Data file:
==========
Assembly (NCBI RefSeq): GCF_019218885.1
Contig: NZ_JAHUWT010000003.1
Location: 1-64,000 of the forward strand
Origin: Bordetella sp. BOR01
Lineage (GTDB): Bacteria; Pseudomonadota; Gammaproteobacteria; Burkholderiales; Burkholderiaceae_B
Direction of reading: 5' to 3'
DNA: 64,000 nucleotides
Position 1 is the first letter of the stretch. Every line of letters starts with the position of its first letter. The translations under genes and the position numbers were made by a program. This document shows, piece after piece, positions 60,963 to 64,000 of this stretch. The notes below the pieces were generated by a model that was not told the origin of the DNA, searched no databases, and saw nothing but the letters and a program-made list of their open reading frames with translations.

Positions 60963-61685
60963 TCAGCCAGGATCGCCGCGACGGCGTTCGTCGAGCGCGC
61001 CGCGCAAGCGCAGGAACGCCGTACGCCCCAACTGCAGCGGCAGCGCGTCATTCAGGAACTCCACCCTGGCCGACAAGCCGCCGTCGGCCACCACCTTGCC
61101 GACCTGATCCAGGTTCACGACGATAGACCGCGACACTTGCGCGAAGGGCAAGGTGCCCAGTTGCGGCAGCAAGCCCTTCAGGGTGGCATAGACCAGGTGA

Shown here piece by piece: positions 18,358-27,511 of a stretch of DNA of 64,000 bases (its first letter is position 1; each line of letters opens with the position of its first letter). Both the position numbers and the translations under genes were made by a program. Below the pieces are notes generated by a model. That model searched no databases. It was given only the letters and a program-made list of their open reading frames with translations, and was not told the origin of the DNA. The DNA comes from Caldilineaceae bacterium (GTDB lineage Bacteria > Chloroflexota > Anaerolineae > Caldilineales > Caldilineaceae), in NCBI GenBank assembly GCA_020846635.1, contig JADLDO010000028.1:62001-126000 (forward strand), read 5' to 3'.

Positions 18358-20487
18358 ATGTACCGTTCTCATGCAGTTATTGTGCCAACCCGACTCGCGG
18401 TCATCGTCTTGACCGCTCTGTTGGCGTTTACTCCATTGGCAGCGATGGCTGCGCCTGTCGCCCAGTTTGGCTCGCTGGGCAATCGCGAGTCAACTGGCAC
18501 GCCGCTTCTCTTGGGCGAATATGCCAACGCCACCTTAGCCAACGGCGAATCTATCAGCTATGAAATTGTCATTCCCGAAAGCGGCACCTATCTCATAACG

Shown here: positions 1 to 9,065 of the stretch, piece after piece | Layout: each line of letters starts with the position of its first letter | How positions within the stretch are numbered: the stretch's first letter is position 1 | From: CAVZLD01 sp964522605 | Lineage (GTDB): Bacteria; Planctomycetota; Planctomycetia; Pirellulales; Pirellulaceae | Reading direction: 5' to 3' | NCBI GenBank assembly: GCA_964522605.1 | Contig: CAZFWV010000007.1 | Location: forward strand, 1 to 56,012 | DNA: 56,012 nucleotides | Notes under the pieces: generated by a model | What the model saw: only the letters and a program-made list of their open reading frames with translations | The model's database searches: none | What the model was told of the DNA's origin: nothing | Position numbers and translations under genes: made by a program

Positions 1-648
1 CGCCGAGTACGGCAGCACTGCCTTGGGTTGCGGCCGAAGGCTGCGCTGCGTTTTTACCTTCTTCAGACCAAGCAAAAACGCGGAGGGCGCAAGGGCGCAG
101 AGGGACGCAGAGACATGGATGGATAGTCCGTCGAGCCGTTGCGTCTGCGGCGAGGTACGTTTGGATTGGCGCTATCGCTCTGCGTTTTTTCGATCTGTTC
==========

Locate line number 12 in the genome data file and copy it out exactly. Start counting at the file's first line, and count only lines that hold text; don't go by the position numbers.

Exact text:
61101 GACCTGATCCAGGTTCACGACGATAGACCGCGACACTTGCGCGAAGGGCAAGGTGCCCAGTTGCGGCAGCAAGCCCTTCAGGGTGGCATAGACCAGGTGA